Lilly1234567890
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What do pure carbonyls mean exactly? Are they just any compounds with a carbonyl group. What is so 'pure' about it?


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alow
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This explains it:

https://books.google.co.uk/books?id=...rbonyl&f=false
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Lilly1234567890
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Thanks !


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What do pure carbonyls mean exactly? Are they just any compounds with a carbonyl group. What is so 'pure' about it?


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Hi so I've just come across this thread because I was coincidentally raising the same question after stumbling upon ChemRevise!

I know this is quite old now, however I'd like to ask - would mind explaining to me what you understand from the definition of a 'pure carbonyl'? I read the extract posted on Google books but I don't seem to be getting a solid understanding of what it means.

I would appreciate anyone's help! Thank you.
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Pigster
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(Original post by alow)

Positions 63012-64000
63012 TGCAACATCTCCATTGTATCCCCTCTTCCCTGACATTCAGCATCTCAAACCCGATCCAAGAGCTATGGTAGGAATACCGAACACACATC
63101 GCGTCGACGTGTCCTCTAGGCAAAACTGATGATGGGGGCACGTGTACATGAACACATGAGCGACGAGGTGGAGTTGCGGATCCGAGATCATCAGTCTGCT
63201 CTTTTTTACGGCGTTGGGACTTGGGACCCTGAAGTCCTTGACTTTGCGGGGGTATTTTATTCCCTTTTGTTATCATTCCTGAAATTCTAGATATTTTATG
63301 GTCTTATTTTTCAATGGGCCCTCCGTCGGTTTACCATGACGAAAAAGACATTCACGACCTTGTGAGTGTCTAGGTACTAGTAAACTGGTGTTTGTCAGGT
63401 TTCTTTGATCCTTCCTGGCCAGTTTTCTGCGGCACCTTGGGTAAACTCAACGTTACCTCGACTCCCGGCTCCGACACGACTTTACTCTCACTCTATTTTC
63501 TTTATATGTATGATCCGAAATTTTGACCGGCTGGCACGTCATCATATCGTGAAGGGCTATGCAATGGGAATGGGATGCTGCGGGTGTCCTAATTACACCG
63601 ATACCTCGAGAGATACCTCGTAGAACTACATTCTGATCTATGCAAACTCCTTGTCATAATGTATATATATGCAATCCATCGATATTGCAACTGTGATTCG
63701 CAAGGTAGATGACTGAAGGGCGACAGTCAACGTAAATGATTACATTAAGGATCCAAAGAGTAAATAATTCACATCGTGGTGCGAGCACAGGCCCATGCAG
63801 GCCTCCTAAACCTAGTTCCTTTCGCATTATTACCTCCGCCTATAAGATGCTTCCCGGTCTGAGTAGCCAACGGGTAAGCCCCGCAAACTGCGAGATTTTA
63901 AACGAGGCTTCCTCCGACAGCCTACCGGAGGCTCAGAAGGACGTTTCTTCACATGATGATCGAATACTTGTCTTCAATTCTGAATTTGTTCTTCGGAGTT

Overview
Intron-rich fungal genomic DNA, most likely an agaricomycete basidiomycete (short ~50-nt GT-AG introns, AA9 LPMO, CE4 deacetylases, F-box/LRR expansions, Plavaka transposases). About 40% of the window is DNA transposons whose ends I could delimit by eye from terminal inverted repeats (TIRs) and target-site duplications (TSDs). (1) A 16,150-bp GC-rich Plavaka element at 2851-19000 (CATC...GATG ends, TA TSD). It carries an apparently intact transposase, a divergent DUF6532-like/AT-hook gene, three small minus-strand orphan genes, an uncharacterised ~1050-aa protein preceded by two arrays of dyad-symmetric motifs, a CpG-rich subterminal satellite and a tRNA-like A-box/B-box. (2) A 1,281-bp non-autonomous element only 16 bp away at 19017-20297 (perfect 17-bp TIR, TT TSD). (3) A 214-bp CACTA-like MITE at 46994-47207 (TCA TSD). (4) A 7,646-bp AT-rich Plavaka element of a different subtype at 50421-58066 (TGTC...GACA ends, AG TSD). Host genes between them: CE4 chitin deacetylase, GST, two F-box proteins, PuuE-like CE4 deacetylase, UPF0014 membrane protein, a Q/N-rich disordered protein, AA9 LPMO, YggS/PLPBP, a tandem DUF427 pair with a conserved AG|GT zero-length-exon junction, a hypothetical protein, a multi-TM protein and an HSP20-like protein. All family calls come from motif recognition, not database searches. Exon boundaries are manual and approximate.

This explains it:
I know "pure" is defined in this case, but could the Q be more loosely using the term and be referring to the tautomerisation to an enol, which would show hydrogen bonding?
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Thesceptic
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(Original post by I <3 WORK)
Hi so I've just come across this thread because I was coincidentally raising the same question after stumbling upon ChemRevise!

I know this is quite old now, however I'd like to ask - would mind explaining to me what you understand from the definition of a 'pure carbonyl'? I read the extract posted on Google books but I don't seem to be getting a solid understanding of what it means.

I would appreciate anyone's help! Thank you.
I assume it means that there are no other functional groups (impurities) within the molecule that would significantly change its nature. That it does not have, for example, an alcohol group somewhere which would make it a molecule of mixed properties as opposed to a 'pure' molecule of only the major properties of the carbonyl group.
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charco
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(Original post by Thesceptic)
I assume it means that there are no other functional groups (impurities) within the molecule that would significantly change its nature. That it does not have, for example, an alcohol group somewhere which would make it a molecule of mixed properties as opposed to a 'pure' molecule of only the major properties of the carbonyl group.